Reimagining Hillcrest Lodge

When Hillcrest Lodge first opened for business in 1946 it was not meant to be a year-round operation.  Summers were so busy with regular visitors and guests that Jack and Cis Mansell, who built the lodge with their sons Doug and Loyd, would “say goodbye to each other in May and hello in October.”  In October, Hillcrest Lodge closed for the season and Jack and Cis would often leave Alta Lake to spend winters in warmer climes.  This seasonal closure would, however, change in the 1960s.

Hillcrest Lodge, originally built and run by the Mansell family, was renamed the Mount Whistler Lodge under new management soon after Whistler Mountain opened.  Mansell Family Collection.

Jack and Cis retired in 1958 and Doug and his wife Barb took over the management of the lodge.  In the early 1960s Doug and Loyd kept the lodge open on weekends through the winter and even built a small rope tow on the property that they ran for skiers.  In 1965, as the first lifts were completed on Whistler Mountain, Doug and Barb sold Hillcrest Lodge to a group from Vancouver led by Glen Mason.  The lodge’s name was changed to Mount Whistler Lodge and, instead of attracting summer guests, was marketed towards skiers.

Mount Whistler Lodge at the bottom of Whistler Mountain in 1972. Mason Collection.

By the winter 1967/68, winter guests could pay $9.50/day to stay and receive three meals at Mount Whistler Lodge (for those who brought their own sleeping bags, the rate was only $8.50), conveniently located only one mile (1.6km) from the gondola.  The lodge also offered entertainment in the form of pizza and music, including a jug band on Thursday nights.

An advertisement from the winter of 1971/72 announced that the lodge was under new management and introduced “The Purple Ski Cabaret,” though it featured few details about what the cabaret included.  Through the early 1970s the Mount Whistler Lodge also marketed itself as “open all year round.”  Its close proximity to the lifts appealed to skiers while the lodge also drew summer visitors with promises of swimming, fishing, boating and waterskiing on four nearby lakes, horseback rides through the valley, and more.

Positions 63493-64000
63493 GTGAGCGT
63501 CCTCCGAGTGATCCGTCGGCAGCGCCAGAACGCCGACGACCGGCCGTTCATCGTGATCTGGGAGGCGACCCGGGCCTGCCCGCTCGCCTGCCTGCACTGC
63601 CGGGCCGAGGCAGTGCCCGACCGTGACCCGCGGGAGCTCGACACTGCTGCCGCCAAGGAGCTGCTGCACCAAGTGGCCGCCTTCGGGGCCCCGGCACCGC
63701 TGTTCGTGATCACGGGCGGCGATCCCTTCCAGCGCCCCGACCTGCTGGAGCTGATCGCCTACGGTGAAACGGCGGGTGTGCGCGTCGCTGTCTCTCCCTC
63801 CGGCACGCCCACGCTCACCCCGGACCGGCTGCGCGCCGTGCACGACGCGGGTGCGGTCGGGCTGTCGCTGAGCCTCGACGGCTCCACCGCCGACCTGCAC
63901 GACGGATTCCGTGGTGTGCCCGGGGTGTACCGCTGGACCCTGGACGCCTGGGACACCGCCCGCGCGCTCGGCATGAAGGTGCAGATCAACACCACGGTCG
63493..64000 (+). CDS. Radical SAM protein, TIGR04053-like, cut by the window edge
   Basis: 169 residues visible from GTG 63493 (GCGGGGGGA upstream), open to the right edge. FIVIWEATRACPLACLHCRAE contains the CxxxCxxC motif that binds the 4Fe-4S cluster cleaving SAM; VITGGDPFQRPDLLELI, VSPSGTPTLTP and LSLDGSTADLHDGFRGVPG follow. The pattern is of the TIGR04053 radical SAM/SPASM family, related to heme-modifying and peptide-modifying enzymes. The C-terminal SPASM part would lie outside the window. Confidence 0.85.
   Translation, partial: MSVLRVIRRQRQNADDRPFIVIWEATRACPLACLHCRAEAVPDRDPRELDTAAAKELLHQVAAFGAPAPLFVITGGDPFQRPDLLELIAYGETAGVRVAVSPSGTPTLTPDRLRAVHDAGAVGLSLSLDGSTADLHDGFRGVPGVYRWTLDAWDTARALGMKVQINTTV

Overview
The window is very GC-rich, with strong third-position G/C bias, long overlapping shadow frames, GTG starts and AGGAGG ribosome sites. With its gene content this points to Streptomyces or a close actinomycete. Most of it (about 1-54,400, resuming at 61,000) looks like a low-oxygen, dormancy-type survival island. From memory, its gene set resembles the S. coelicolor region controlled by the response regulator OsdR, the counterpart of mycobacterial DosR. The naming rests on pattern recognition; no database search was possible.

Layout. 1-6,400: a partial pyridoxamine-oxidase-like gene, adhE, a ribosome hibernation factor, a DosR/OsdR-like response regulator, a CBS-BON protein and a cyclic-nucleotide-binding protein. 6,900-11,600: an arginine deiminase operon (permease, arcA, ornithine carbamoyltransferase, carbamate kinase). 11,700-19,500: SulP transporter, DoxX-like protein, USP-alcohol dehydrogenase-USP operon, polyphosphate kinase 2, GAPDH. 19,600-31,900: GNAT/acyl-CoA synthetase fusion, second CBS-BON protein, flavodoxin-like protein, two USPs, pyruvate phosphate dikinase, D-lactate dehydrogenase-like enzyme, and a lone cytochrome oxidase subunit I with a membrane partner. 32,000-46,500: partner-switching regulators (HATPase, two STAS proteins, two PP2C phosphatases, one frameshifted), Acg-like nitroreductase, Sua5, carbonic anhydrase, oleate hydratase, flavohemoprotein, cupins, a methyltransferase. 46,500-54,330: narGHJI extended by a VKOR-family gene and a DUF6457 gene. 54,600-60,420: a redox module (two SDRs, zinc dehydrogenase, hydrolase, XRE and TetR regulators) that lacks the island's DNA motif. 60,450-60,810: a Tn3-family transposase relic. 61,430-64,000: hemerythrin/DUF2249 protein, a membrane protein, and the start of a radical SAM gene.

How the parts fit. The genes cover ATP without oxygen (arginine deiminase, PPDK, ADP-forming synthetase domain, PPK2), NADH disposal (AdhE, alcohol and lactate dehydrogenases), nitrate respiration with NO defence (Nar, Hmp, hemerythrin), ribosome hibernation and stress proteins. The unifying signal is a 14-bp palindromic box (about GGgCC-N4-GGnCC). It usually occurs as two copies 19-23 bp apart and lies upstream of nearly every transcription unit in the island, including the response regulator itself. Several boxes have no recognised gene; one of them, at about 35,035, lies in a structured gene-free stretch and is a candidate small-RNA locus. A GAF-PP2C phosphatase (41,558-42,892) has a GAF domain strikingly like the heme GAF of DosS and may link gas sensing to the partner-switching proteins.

The Whistler Lodge in the Whistler Answer, October/November 1979.  Photo by George Benjamin.

Mount Whistler Lodge also became popular among Whistler area residents.  According to an article from the October/November 1979 issue of the Whistler Answer, Mount Whistler Lodge (which had by then ceased operations) was “quite simply, the best damn boogie, rockin, boppin, rip-roarin, down home, funky, shit kickin place to ever serve a beer.”  The lodge itself was described as “a log cabin right on the lake, with cracked Tiffany lamps and mildew stains on the ceiling.”  The Answer attributed the “looseness” of the lodge between 1973 and 1974 to managers Rob and Jen Houseman, who figured the best way to ensure rules were not broken was to have no rules.  Before it closed permanently in the mid 1970s, Mount Whistler Lodge was even the venue for the first two Freakers’ Balls.

The Answer ended its article by declaring that, “The Whistler Lodge, although closed today, remains one of the few structures today in Whistler that could be labelled heritage buildings.”  Two years earlier, in 1977, Rainbow Lodge had been mostly destroyed by a fire on the other side of Alta Lake and other buildings, such as the Soo Valley Logging Camp and the Alta Lake Community Hall, had already been burnt down.  In 1986 the main building of the Mount Whistler Lodge joined them and was burnt down as practice for the Whistler Fire Department.  The cabins remained for some years, but today few physical traces can be found of Hillcrest or Mount Whistler Lodge.

These steps are one of the few remaining physical reminders of the Hillcrest Lodge and Mount Whistler Lodge.

One response to “Reimagining Hillcrest Lodge

  1. Julie C. Gallagher

    I have great memories of the old Lodge. I stayed with Bev Mansell and her family while I went to Alta Lake School. It was a beautiful old Lodge !!

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